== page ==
Santa’s wish list | Inquirer Opinion
In the Pink of Health

Santa’s wish list

Headline read: “CDC encourages people to wear masks to help prevent spread of COVID, flu and RSV over the holidays.” Given that restrictions have been relaxed and gatherings and reunions are inevitable, it pays to heed this advice. Bacteria or viruses that may cause either respiratory infections or foodborne illnesses may just decide to add an unsavory flavor to your festivities, so let me reiterate measures that could help prevent the spread of disease.

Wash hands. Hands are still the most common vehicle for transporting disease. Before eating, preparing food, attending to someone who is sick, sneezing or covering that unexpected cough, coming from the restroom, touching possibly contaminated surfaces, and after contact with animals, make it a habit. If visibly soiled, wash hands with soap and water diligently for 20 seconds. Keep those sanitizers on hand but out of reach of very young children.

Keep your distance. If with cough, colds, with or without fever, consciously refrain from mixing with other people. If warranted, isolate. Choose to be the odd man out. As a favor, keep that mask on and wear it properly. Respiratory viruses are easily transmitted and are self-limiting but may potentially wreak undue complications for those who are at both ends of the age spectrum, particularly the very young and the elderly, as well as those who are immunocompromised and with comorbid conditions.

Choose where and how to celebrate. Susceptibility to infection is an interplay of factors. Respiratory viruses may be transmitted via droplets or airborne through generated aerosols. Whether carried from short- or long-range distances, infectious dose, intensity/duration of exposure, proximity to an infected person, and quality of ventilation have been documented to be elements of influence. We are all moving targets and once infected are “temporary universal reservoirs.”


Get vaccinated. Stay up to date with the needed shots. Vaccination may help prevent severe disease, hospitalization, and death. It’s not all about SARS-CoV-2. Globally, influenza and the dreaded measles virus, largely due to compromised coverage rates, are also currently in the running.

Cook food thoroughly and store appropriately. Foodborne illnesses have been traced to improper preparation of food and incorrect handling. Common causes of food poisoning which mainly manifest with gastrointestinal symptoms include bacteria, such as salmonella, which may contaminate raw eggs, poultry, seafood, fruits and vegetables, meat, unpasteurized milk, as well as staphylococcus mainly from generated toxins.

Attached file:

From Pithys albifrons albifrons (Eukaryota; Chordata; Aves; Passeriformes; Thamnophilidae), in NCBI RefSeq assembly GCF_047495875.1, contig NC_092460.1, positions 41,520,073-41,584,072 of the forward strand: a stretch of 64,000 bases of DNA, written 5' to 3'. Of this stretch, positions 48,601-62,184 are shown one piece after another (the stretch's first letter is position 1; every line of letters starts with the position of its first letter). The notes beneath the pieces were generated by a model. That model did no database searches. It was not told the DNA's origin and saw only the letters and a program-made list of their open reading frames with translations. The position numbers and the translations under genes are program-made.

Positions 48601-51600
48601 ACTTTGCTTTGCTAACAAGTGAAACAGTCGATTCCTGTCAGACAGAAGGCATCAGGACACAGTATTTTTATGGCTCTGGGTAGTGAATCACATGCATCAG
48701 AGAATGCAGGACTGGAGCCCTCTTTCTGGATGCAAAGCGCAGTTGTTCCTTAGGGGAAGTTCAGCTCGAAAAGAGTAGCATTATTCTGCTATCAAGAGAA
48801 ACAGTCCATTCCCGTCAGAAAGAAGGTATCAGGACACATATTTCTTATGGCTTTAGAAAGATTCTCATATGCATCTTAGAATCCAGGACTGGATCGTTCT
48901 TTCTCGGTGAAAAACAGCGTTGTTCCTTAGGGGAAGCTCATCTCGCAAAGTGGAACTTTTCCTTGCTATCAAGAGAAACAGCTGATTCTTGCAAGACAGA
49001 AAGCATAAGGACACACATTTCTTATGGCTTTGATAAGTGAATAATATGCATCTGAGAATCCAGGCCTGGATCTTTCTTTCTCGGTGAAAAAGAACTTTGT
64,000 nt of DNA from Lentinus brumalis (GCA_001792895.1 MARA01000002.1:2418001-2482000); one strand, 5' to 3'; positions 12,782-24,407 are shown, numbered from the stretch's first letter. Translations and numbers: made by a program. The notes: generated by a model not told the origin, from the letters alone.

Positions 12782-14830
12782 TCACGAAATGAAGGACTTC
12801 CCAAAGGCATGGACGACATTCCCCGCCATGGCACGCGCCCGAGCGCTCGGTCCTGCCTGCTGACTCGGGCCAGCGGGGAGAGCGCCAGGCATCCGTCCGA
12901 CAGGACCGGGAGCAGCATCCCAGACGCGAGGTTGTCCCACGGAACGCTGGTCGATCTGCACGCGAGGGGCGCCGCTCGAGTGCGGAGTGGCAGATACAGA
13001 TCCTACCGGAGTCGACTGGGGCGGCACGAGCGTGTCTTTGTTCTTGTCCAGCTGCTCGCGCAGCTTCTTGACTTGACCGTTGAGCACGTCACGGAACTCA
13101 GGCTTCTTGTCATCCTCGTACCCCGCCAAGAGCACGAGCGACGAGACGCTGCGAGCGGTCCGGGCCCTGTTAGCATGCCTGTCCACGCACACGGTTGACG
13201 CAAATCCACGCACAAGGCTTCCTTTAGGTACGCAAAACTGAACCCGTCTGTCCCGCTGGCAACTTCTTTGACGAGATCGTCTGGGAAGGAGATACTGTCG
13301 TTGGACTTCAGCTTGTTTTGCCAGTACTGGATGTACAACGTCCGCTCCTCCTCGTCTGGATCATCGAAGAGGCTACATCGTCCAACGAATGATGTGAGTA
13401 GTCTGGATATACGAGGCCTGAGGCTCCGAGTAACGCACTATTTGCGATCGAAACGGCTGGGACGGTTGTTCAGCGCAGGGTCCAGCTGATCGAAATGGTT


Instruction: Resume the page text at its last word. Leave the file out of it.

Ensure access to safe drinking water, and observe proper waste disposal. Do not self-medicate. In the eventuality of infection, whether respiratory or food-related, a large part of treatment will remain supportive. Antibiotics and antidiarrheal medications are best taken upon the advice of medical professionals. Improper use of anti-infectives has dire consequences, ranging from prolonged shedding of the bacteria such as in non-typhoidal salmonella, and may impact antimicrobial resistance. Ensuring adequate hydration with balanced electrolyte solutions (avoid concentrated juices, sports, or energy drinks), taking paracetamol at proper doses and intervals in the presence of fever, maintaining ample nutrition and needed rest to include judicious monitoring of your condition to observe worsening of symptoms are initial measures that may help avoid that unnecessary trip to the ER, which is best reserved for people needing more urgent care.

What I have provided are doable safety nets to guard against communicable diseases which might either be preventable but at times unavoidable. The one thing that this pandemic is constantly teaching us is that situations may be contained, but are oftentimes beyond control. While it is true that the majority of the reminders boil down to basic hygiene measures, reflect on how mere observance and practice can be the very gift of health that you can give another for Christmas.


Wishing everyone to be in the pink of health this season. Have a blessed Christmas.

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